Born on April 19, 1892 to Arthur and Marie-Desiré Taillefesse.
Saint Maur Des Fossés, Ile-de-France, France
November 7, 1983 in Paris
Also Known As:
Her real name was Germaine Taillefesse, but she later changed her surname to Tailleferre. She was a French composer and the only female member of Les Six
; a title given by the critic Henri Collet to a group of young composers during the 1920s. The other members of Les Six
were Georges Auric (1899-1983), Louis Durey (1888-1979), Arthur Honegger (1892-1955), Darius Milhaud
(1892-1974) and Francis Poulenc
(1899-1963). Their works were inspired by the music of Erik Satie
Type of Compositions:
She wrote ballet scores, chamber music
, children's songs, television and film scores, operas
, orchestral music and piano works.
Her initial musical influence came from her mother who taught her piano. She then entered the Paris Conservatory where she honed her skills as a composer. It was at the said conservatory in 1912 where she met other would-be members of Les Six
She was married twice; first to caricaturist Ralph Barton in 1925, and then to lawyer Jean Lageat in 1932 with whom she had a daughter named Françoise.
Most of her compositions were published after she died. Her notable works include her ballets: "Le Marchand d'Oiseaux," "La Nouvelle Cythère," "Parisiana" and "Paris-Magie;" her operas: "Zoulaïna," "Le Marin de Bolivar," "Il était un Petit Navire," "Dolores," "La Petite Sirène" and "Le Maître;" and her film scores for "B'anda" and "Le Petit Chose."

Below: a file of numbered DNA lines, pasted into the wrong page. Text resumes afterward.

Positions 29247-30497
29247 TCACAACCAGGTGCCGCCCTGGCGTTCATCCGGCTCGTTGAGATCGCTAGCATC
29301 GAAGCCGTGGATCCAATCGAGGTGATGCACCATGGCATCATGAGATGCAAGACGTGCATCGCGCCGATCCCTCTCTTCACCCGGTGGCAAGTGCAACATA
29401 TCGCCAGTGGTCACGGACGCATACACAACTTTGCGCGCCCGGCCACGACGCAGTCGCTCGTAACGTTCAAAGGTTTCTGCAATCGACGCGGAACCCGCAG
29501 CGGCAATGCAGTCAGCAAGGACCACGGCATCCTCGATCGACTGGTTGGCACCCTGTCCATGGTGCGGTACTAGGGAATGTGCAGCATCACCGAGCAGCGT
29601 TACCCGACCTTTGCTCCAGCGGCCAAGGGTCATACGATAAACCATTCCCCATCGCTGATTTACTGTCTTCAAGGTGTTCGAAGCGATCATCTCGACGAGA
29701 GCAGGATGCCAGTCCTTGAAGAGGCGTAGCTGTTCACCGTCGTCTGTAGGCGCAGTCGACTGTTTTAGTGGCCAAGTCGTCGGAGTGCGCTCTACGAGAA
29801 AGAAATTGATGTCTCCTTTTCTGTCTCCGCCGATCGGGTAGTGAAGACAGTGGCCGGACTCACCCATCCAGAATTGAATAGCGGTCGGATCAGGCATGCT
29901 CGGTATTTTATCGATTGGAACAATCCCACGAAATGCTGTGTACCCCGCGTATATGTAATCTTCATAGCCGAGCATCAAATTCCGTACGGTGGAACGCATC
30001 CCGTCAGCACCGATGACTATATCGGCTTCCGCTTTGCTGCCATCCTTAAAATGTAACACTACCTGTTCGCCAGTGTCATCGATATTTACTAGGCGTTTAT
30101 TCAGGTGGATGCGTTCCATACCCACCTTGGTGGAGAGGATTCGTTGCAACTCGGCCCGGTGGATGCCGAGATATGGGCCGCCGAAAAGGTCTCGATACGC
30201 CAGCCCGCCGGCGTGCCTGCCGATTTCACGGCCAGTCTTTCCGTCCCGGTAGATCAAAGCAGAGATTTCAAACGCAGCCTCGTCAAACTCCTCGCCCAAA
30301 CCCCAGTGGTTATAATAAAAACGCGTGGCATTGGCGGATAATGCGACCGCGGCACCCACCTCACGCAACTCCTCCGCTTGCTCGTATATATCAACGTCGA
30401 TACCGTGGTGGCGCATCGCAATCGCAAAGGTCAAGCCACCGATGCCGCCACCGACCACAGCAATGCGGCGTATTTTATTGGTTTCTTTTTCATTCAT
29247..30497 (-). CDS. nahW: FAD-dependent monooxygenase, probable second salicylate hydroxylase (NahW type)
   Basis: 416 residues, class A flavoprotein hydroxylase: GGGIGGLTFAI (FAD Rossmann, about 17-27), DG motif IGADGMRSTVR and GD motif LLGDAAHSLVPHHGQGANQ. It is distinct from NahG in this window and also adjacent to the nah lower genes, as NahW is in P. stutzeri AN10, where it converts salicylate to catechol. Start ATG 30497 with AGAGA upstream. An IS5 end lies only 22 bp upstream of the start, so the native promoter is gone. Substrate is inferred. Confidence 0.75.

Although she didn't receive much support from the men in her life, (her father and two husbands), Tailleferre continued to compose. Her other works include: "Petit Livre de Harp de Madame Tardieu" which was dedicated to Caroline Tardieu; Assistant Professor of Harp at the Paris Conservatory, the "First Violin Sonata" which was written for the French violinist Jacques Thibaud, the "Concertino for Harp" which was dedicated to her husband Ralph Barton and "Parfums" which was written for Monte Carlo.
Tailleferre became friends with composer Maurice Ravel
. In fact, it was Ravel who convinced her to enter the Prix de Rome Competition. It has also been written that she became friends with Charlie Chaplin; her first husbands' close friend.
Tailleferre and her daughter fled to Philadelphia during the German Occupation of France. She returned to France in 1946 after the war.
Some of her other works are: the "Concerto Grosso," "Harp Sonata," "Concerto for Flute, Piano and Orchestra," "Sonata for Clarinet Solo," "Concerto for Two Guitars and Orchestra," "Sonata for Two Pianos," "Sérénade en La mineur" and "Sonate Champêtre."
Listen to Isabelle Moretti performing "Sonata for Harp" by Germaine Tailleferre courtesy of YouTube.